Airing Out the Problems

April 18, 2014 | Reply More

In the first year of the new millennium, BMW introduced a new air suspension on its X-Series vehicles. This compensates for load by controlling the ride height of either the rear axle, or all four wheels in later versions. But what do we do when they stop working?

We generally don’t take any notice of things we use every day as long as they’re working fine. We just take them for granted. The moment something goes wrong, however, we are often at a loss as to what happened. This is especially true of our cars. We rely on them, we depend on them. When something goes wrong we need to get it diagnosed and repaired as fast as possible.

There is no doubt vehicles are getting more complicated. Some of the add-ons may appear frivolous, but some of the technology significantly adds to the safety of a vehicle. This is particularly true of the suspension system. BMWs are typically known for their sporty, precision handling – it’s a big part of their reputation. It improves safety by providing the driver with excellent cornering control. After all, the most important safety feature of any car is its ability to avoid a collision in the first place.

What’s the Purpose?

The air compressor assembly is mounted underneath the spare tire. This is the EHC I system, so what you are seeing here is the compressor, compressor relay, and the two air spring solenoids. You can electrically test everything from here. EHC II is a little more involved.

The air compressor assembly is mounted underneath the spare tire. This is the EHC I system, so what you are seeing here is the compressor, compressor relay, and the two air spring solenoids. You can electrically test everything from here. EHC II is a little more involved.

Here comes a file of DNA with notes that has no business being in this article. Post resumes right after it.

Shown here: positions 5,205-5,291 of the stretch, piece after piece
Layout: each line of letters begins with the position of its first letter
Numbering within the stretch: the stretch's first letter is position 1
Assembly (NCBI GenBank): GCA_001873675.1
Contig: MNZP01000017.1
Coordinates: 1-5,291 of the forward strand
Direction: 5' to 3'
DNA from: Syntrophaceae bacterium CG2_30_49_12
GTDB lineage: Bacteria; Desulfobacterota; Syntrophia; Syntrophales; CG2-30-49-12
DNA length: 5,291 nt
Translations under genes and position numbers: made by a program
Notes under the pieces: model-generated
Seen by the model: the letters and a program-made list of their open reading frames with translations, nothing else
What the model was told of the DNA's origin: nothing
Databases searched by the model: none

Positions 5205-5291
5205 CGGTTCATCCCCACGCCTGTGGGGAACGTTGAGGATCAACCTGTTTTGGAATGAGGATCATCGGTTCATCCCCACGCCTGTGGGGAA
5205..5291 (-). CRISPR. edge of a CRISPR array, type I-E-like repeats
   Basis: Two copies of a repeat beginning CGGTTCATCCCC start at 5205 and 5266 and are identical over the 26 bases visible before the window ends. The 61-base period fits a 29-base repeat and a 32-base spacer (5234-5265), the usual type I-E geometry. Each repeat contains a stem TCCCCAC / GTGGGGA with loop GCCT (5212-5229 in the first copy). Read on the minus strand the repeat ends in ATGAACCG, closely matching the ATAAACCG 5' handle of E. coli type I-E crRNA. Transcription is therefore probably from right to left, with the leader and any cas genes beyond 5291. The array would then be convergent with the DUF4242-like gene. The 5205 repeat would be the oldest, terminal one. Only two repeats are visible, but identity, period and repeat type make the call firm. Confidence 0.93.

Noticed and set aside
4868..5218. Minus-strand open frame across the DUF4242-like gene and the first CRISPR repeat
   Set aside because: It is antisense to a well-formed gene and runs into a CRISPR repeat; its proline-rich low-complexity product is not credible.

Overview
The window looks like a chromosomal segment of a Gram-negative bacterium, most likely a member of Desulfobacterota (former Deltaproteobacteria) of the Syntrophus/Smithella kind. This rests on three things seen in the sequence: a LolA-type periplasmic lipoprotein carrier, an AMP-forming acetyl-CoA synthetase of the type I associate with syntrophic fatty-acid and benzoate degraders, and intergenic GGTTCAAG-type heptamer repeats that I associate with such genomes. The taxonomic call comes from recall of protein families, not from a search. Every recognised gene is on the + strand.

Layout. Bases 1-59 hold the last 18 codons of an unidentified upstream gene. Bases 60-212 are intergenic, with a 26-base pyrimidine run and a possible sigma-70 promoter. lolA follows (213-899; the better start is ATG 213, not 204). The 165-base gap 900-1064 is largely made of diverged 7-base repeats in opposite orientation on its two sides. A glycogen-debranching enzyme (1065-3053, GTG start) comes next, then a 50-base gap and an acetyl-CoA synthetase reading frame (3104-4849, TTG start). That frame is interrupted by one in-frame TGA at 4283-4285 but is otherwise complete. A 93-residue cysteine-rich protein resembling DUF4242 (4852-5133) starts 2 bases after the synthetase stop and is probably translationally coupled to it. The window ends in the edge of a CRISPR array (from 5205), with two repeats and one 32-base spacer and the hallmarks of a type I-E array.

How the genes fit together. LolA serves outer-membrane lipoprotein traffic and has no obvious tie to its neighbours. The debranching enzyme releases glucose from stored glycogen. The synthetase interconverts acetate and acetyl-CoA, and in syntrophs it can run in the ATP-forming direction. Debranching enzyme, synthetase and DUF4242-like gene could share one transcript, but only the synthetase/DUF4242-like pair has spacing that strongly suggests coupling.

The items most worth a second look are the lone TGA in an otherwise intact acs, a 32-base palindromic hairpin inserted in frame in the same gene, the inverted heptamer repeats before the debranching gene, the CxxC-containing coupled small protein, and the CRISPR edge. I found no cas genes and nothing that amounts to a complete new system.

The BMW X5 represents a new breed compared to the standard-issue SUV. It was dubbed both an AAV (All Activity Vehicle) and SAV (Sport Activity Vehicle), and it provides a level of handling that’s superior to that of most of its competitors. One of the factors in that is its finely tuned sporting suspension system with electrical compensation (very similar to that of the E39 wagon). The X5 uses a multi-link rear suspension system that carefully controls the caster, camber, and toe of the rear tires to provide optimal handling as the vehicle is subjected to a variety of situations ranging from hard cornering to light off-road excursions.

It also has a larger load carrying capacity than its sedan counterpart. This means the additional load may change the ride height, throwing off the carefully-designed suspension geometry of the rear axle. Not only will this change the handling characteristics of the vehicle, but if driven long enough will cause uneven tire wear patterns requiring more frequent rotations and replacement. So, a system that can maintain the same ride height regardless of the weight in the vehicle will preserve handling and tire life.

Starting in 2000, the X5 got EHC (Electronic Height Control). This system uses pneumatics to maintain the ride height of the rear axle to compensate for weight carried in the luggage compartment (this is why a nearly identical system is found in the E39 wagon). As stated earlier, this keeps the suspension at the

 

Login to continue reading this article.

Not a member? Register for FREE access.


Lost your password?

Tags: ,

Category: Steering + Suspension, the bimmer pub

Leave a Reply

You must be logged in to post a comment.